Should I Get Psychological Testing?
Psychological testing can be a beneficial resource to support your mental health. But do you need to participate in testing? In order to determine this, you need to know what psychological testing is (and what it isn’t).
Psychological testing isn’t a one-hour assessment, intake, or clinical interview that is conducted by a medical doctor, psychiatrist, or therapist/counselor. These assessments usually consist of an interview or brief assessment tools that can provide you with a diagnosis and treatment recommendations. Psychological testing, however, is conducted by a psychologist and it takes several hours to complete. You will likely meet with the psychologist multiple times and will need to complete numerous assessment tools, some of which are lengthy. If you are unsure, it’s best to ask your provider if you are scheduled to participate in psychological testing and/or if you have already completed psychological testing.
Now that you know what psychological testing is, why would you consider it?
Legal or Employment Requirements
Psychological testing might be required for certain legal or employment requirements. For example, your lawyer may encourage you to complete psychological testing, or you may be required to do so by a judge. Some employers, such as the Federal Bureau of Investigations (FBI), require you to complete psychological testing before they hire you. Psychological testing can also help you advocate for your needs at work if you need accommodations or wish to seek disability benefits. Be aware that the results of your psychological testing won’t always be to your benefit. For example, even though you may need accommodations at work due to anxiety, your psychological testing results might not clearly demonstrate your anxiety, and thus the testing results will likely not state that you need such accommodations. Also, you may not be hired or you might lose legal battles due to test results.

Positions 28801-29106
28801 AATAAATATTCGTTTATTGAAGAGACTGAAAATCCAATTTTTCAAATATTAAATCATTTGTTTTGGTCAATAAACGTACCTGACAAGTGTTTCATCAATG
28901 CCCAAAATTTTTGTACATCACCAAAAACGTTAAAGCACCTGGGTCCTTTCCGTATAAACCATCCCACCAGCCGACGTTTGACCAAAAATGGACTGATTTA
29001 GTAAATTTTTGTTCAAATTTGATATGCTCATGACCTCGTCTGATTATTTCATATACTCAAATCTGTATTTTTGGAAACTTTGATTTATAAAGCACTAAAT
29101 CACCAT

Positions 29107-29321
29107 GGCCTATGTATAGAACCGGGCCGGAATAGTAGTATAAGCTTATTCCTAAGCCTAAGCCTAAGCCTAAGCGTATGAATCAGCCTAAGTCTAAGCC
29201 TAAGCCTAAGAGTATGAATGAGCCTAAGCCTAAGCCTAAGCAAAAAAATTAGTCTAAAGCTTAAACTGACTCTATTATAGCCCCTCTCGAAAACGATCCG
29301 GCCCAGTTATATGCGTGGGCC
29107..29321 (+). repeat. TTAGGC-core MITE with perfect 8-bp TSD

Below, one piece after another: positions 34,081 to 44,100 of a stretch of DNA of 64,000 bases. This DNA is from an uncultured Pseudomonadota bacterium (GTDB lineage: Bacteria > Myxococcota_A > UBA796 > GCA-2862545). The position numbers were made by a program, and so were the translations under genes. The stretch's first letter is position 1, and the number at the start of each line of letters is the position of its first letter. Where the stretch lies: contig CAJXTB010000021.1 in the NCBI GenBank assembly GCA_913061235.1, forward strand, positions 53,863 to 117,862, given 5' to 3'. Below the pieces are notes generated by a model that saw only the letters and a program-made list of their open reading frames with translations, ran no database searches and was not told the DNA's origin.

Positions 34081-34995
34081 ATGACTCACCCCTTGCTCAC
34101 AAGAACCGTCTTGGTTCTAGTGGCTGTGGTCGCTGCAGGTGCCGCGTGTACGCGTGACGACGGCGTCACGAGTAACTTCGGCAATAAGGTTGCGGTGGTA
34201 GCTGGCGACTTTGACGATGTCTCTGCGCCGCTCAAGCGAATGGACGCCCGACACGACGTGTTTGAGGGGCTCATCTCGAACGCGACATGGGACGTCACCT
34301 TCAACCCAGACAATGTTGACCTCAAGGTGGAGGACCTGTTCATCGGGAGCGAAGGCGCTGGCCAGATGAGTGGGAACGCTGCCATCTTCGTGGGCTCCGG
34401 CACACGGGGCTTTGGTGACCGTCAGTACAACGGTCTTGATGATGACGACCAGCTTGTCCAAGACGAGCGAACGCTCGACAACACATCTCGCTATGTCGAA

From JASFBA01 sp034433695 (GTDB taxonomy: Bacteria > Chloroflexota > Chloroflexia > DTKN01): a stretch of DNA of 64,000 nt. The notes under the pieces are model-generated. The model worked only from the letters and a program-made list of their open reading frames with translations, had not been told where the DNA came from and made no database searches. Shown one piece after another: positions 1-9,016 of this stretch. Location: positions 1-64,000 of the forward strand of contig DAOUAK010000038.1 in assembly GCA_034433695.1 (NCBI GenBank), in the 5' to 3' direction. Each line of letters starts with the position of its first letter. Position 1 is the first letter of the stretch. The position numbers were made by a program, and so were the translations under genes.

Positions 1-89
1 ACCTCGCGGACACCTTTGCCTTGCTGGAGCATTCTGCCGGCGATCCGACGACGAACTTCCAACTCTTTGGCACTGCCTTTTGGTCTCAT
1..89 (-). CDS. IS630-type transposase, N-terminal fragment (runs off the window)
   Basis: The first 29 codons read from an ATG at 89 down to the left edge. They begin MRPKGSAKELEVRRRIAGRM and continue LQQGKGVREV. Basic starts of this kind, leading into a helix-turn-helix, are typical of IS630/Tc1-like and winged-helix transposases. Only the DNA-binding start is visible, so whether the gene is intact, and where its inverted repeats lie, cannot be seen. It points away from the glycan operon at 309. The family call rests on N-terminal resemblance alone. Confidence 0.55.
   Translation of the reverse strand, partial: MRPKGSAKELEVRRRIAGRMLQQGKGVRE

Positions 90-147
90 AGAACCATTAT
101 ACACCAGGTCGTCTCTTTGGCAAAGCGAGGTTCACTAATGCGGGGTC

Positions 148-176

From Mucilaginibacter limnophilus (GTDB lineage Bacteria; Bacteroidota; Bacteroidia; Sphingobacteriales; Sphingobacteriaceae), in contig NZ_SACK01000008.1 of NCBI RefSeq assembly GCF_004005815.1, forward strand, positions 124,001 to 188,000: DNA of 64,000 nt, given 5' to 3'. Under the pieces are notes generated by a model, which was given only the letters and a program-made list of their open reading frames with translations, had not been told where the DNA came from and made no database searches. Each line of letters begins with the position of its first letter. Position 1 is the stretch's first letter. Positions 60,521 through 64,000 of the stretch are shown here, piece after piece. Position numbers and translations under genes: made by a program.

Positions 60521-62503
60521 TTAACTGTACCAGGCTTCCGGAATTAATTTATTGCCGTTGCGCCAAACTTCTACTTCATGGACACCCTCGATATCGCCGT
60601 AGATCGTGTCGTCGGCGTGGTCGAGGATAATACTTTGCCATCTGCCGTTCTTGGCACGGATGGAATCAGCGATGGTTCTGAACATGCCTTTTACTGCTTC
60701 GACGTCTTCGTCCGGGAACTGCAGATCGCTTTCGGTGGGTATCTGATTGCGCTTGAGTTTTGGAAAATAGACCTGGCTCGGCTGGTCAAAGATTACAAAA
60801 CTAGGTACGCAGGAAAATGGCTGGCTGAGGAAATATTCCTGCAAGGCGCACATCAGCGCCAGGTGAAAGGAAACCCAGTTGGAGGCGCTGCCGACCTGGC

Do you need an accurate diagnosis? If so, you might consider participating in psychological testing. Many therapists do not diagnose severe or pervasive disorders during an initial clinical interview. You might need to work with your therapist for an extensive period of time before they can accurately assess whether you meet the criteria for certain diagnoses. In this situation, psychological testing may provide a diagnosis of a severe or pervasive psychological illness in a shorter period of time.
Have you received many conflicting diagnoses? If so, you might want to consider participating in psychological testing, which can provide diagnostic clarification. It’s common for clients who’ve participated in multiple mental health services to receive many different diagnoses. For example, your psychiatrist might provide you with one diagnosis, your therapist with a different diagnosis, and your primary care doctor with yet another, different diagnosis. Psychological testing is able to clear up this issue due to its inclusion of many standardized instruments.
Most psychological testing provides detailed treatment recommendations which can help you and your mental health providers better plan your treatment. Here are a few recommendations that psychological testing may provide:
- Participation in individual, family, couples, or group therapy.
- Participation in a specific type of therapy such as Cognitive Behavioral Therapy (CBT), Dialectical behavior therapy (DBT), and Eye Movement Desensitization and Reprocessing (EMDR).
- Participation in peer support groups or community events.
- Completing an assessment with a medical doctor to rule out medical issues.
- Completing an assessment with a psychiatrist to explore the need for medication support.
- Changes that need to occur in the home or at work.
Deciding to participate in psychological testing isn’t easy. You need to consider the time commitment, the positive or negative impact that the results may have upon you, and the financial burden. Some insurance companies may not fully cover the expense of psychological testing, so it’s best to know what your financial investment will be before you schedule it.
Written by Kara Thompson-Miller, Licensed Clinical Social Worker: January 2023 “Why is it so hard to like my body?”: A unassumingly complex question that has been asked by many clients in many different variations, but one that, nonetheless, tends…Read More
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